There's a lot riding on this year's presidential race, but few may benefit more from the election of presumptive Democratic nominee Hillary Clinton than Blair Effron, a top mergers and acquisitions banker at a small boutique in New York.
Since 2006, Effron has led Centerview Partners, one of the small firms that has since the financial crisis led the upstarts that are chipping into big banks' revenue. But his past history of supporting Democrats, as well as some of his statements in the boardroom, have sources thinking he could one day decamp Wall Street — and the banking industry, entirely — to work in Washington.
"He's quick to point out his affiliation to Clinton," said one source whose bank has worked on deals with Effron.
Effron declined to speak for this story when contacted.
Over the years, Effron's Centerview has been a juggernaut among banks that have increasingly elbowed Wall Street's leading institutions aside to take mega-M&A deals. 2015 marked various high points for Effron and for Centerview; the bank didn't only crack the top 10 for Dealogic's global advisory M&A rankings, with a market share of 9.9 percent as of Friday — it also ranked higher than his former employer, UBS, in the league table, which must be tough to swallow at a bank with a market cap of more than $50 billion.
It's not clear whether Effron's Clinton connections have helped Centerview win any deals, but what is more apparent, according to others, is his potential value to the candidate, should she be elected this November.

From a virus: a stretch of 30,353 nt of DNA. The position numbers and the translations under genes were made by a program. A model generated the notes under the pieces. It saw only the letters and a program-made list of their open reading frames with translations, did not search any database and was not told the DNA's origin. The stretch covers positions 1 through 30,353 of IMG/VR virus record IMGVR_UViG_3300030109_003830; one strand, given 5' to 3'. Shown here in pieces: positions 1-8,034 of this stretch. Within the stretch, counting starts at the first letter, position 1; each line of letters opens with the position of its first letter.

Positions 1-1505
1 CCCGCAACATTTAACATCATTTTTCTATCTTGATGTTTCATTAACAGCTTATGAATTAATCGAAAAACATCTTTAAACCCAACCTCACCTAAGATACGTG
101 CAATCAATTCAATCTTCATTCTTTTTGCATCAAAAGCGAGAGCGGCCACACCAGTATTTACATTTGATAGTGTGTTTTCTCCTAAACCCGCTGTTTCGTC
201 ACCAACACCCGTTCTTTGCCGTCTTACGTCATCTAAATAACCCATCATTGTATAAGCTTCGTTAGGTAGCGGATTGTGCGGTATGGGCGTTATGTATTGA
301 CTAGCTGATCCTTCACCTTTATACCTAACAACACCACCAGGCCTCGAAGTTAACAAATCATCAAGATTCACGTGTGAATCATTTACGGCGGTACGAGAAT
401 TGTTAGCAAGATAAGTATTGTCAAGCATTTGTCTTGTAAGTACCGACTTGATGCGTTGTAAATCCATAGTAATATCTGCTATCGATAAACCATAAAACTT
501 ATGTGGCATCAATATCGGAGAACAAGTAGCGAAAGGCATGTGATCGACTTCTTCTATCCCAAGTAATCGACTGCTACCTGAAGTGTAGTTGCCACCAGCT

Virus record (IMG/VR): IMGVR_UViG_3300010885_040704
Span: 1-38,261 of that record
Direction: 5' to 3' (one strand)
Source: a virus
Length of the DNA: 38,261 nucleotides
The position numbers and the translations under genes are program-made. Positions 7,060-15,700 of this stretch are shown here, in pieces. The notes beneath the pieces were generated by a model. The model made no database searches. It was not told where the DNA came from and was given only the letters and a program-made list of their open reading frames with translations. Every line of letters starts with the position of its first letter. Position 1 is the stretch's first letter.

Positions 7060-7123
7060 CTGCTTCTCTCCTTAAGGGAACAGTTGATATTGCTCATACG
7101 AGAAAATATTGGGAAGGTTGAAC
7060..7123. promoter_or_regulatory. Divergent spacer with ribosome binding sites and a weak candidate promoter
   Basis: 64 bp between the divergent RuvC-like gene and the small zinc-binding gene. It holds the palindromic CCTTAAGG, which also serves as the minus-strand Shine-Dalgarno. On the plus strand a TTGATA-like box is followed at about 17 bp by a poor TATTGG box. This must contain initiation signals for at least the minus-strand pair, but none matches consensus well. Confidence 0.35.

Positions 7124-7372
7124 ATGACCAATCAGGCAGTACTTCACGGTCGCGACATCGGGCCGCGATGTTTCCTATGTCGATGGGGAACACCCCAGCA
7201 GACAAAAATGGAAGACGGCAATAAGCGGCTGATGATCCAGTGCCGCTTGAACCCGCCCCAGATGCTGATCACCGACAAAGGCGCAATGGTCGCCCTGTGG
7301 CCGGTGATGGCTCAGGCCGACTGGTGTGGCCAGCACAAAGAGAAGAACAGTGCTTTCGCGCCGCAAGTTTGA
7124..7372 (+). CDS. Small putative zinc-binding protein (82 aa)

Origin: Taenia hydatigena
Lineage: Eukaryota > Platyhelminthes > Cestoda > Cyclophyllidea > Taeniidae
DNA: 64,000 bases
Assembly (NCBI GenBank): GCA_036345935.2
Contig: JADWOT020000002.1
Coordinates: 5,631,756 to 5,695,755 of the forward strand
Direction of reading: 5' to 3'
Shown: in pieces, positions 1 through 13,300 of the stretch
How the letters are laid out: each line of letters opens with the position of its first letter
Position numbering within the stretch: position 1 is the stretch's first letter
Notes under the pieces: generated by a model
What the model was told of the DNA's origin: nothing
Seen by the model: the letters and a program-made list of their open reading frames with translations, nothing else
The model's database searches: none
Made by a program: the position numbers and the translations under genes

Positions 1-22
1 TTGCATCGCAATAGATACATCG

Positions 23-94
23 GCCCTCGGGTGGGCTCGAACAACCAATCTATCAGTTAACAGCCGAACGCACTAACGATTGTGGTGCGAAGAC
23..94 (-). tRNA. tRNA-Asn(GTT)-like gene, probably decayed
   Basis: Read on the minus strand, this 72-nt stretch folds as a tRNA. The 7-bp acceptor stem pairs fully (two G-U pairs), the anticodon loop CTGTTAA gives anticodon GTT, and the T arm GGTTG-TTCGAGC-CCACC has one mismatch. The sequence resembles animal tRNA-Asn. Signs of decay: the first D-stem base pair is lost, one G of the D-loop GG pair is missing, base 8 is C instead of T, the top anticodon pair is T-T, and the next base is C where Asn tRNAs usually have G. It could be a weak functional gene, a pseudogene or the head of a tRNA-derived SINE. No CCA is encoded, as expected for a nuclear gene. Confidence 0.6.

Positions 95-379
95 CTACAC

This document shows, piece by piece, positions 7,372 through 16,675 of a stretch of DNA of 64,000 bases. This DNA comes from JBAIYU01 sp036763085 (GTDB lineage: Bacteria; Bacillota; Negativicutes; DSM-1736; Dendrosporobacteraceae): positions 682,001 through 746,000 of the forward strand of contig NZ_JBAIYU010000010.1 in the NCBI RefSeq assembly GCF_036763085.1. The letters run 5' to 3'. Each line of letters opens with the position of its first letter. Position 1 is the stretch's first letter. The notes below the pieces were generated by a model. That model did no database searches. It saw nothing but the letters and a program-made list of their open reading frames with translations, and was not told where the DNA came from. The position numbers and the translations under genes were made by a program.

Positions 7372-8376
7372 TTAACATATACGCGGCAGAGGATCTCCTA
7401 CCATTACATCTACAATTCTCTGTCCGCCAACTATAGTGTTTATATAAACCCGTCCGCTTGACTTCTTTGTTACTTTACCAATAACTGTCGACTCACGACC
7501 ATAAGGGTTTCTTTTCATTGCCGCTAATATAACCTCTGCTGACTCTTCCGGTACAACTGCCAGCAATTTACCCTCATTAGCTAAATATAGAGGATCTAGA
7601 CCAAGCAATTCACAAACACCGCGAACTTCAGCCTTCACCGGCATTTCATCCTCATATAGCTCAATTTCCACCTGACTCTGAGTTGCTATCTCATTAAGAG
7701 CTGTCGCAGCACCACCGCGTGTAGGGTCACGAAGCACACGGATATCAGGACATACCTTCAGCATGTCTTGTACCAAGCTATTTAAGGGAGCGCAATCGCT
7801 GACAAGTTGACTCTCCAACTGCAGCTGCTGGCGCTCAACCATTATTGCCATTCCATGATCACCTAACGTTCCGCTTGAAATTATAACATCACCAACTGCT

A Washington Democratic operative, who asked to not be quoted, sees various positives that Effron could tout if he were nominated for a senior Cabinet position, or tapped to run a department under a Clinton administration. The first thing the Democrat said was, "He's not from Goldman [Sachs], for starters."
Other factors supporting Effron, should Clinton take the White House, is the fact that he's remained quiet on politically sensitive issues on Wall Street, including so-called inversion deals, whereby U.S. companies reincorporate overseas in order to avoid U.S. taxes, despite his bank having worked on some of them.
Further, he's not to be counted in the wishy-washy Wall Street crowd that likes to play both sides of an election. Effron is about as far from a GOP supporter as one can be. Virtually all of his political donations, dating back more than a decade via the Federal Election Commission's website, have gone to the left. This includes former New Jersey Gov. and ex-Sen. Jon Corzine, presidential candidate John Edwards, as well as President Barack Obama, Clinton (during her first campaign for president) and Timothy Kaine, a man widely believed to be in the running for the vice presidential role on this year's Democratic ticket.
Effron has even donated to one lawmaker loathed on Wall Street: ex-Massachusetts congressman Barney Frank, and another who needs no introduction: ex-congressman Anthony Weiner.
In July, it's not clear who will take the White House — although it's become increasingly clear who many on Wall Street will back, after GOP nominee Donald Trump launched a surprise attack against big banks through the party platform statement earlier in the week.
It's also not even clear whether the longtime backer of Democrats Effron would want a role in Washington, although the question has been widely speculated on for some time.
"He's been successful enough that he could continue to lead his bank," the Democratic operative noted, "or just retire and take it easy."